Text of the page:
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Odysseus Lands on the Moon - first landing since 1972

The Odysseus lander has successfully touched down after a "nail-biting" descent saw the first ever privately owned craft reach the moon's surface.

The Intuitive Machines' lander is also the first US lander to successfully reach the moon in more than 50 years - since the last of NASA's Apollo programme in 1972.

Amid celebrations of what Nasa hailed “a giant leap forward”, there was no immediate confirmation of the status or condition of the lander, other than it had reached its planned landing site at crater Malapert A.

But later Intuitive Machines, the Texas-based company that built the first commercial craft to land on the moon, said the craft was “upright and starting to send data”.

The statement on X said mission managers were

“working to downlink the first images from the lunar surface”.

Others have tried. Pittsburgh-based Astrobotic's Peregrine lander, which launched last month, was done in by a propellant leak and ended up crashing back to Earth. The Israeli Beresheet and Japanese Hakuto-R landers both reached lunar orbit but crashed during their touchdown tries, in April 2019 and April 2023, respectively.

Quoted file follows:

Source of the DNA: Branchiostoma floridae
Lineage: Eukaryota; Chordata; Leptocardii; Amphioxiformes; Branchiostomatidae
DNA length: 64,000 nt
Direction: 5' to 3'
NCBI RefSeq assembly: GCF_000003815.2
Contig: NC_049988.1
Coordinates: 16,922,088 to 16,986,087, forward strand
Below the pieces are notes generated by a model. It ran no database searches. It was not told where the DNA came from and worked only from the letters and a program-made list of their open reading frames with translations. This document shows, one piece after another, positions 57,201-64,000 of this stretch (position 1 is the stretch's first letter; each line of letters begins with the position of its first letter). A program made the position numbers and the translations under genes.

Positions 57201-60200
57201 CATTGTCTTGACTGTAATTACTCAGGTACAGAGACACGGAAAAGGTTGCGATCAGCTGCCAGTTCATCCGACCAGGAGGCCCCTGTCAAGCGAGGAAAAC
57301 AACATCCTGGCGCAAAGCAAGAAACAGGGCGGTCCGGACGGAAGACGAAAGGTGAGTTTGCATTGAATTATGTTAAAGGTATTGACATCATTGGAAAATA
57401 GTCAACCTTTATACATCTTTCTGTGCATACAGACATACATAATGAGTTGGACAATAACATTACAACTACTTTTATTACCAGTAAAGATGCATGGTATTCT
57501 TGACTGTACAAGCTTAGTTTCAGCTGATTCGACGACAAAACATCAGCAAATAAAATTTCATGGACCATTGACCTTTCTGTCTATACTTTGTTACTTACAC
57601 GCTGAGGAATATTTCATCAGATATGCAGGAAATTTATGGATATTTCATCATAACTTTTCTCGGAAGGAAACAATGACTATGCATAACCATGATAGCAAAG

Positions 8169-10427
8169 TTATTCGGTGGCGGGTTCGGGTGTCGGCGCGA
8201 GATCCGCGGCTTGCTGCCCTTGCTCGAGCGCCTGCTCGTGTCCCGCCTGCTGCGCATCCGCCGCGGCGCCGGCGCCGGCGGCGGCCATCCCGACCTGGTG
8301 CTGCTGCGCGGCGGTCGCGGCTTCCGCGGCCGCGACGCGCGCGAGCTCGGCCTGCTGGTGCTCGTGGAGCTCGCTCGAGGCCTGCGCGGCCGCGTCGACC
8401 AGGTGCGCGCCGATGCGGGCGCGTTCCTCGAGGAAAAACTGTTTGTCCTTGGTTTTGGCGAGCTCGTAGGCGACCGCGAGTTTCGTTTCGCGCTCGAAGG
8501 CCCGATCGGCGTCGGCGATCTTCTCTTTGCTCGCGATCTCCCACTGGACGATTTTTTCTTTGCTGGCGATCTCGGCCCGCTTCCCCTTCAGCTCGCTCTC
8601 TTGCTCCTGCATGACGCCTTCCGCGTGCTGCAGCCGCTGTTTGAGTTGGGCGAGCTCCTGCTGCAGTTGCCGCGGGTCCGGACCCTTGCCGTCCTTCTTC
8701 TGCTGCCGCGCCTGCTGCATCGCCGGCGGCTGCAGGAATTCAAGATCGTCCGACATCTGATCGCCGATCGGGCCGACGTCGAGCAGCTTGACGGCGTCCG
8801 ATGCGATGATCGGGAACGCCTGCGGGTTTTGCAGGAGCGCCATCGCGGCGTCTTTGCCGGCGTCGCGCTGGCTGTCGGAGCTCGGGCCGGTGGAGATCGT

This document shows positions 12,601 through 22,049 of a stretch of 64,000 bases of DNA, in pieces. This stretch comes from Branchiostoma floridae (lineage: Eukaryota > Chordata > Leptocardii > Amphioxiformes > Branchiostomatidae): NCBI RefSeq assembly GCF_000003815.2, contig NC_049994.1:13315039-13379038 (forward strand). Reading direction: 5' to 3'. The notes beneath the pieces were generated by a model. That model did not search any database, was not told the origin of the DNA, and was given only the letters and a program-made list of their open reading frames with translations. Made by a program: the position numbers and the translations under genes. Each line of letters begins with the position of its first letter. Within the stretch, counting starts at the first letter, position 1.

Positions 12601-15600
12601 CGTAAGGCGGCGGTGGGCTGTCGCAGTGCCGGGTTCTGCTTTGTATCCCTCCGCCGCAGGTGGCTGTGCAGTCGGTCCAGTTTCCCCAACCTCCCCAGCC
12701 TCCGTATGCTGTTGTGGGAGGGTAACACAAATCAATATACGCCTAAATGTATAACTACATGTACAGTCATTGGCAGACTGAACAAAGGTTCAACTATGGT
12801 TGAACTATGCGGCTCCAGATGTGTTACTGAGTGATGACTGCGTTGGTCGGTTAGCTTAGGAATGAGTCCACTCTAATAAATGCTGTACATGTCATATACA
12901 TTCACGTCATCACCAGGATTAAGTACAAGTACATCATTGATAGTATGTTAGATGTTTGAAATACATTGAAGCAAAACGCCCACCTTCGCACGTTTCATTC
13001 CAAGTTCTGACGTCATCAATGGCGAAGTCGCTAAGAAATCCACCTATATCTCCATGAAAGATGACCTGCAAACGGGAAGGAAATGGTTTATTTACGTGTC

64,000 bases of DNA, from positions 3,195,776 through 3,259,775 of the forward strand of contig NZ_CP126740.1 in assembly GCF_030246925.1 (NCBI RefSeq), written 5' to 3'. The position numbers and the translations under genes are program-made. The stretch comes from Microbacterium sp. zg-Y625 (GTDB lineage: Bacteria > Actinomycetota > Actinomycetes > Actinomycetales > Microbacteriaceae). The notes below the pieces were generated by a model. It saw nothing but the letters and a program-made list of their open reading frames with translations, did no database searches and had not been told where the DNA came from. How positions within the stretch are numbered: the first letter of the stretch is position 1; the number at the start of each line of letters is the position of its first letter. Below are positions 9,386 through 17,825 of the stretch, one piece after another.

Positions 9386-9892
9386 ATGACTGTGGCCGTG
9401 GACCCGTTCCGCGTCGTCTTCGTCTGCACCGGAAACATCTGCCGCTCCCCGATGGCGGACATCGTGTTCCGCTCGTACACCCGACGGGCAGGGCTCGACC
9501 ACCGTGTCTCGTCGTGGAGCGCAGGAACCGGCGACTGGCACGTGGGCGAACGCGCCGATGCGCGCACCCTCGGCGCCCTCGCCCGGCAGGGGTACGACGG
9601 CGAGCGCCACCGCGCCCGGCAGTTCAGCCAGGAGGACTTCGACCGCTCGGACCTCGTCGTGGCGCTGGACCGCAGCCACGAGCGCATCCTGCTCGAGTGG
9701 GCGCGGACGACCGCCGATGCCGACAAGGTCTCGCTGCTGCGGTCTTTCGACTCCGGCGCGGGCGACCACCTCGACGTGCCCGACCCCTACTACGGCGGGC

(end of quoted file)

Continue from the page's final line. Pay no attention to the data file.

NASA administrator Bill Nelson described the landing as a “triumph for humanity” and a “new adventure in science, innovation and American leadership in space”.

“Today, for the first time in half a century, the US has returned to the Moon,”

Nelson said in a video posted on social media.

“Today for the first time in the history of humanity, a commercial company, an American company, launched and led the voyage up there. And today is a day that shows the power and promise of NASA’s commercial partnerships.”


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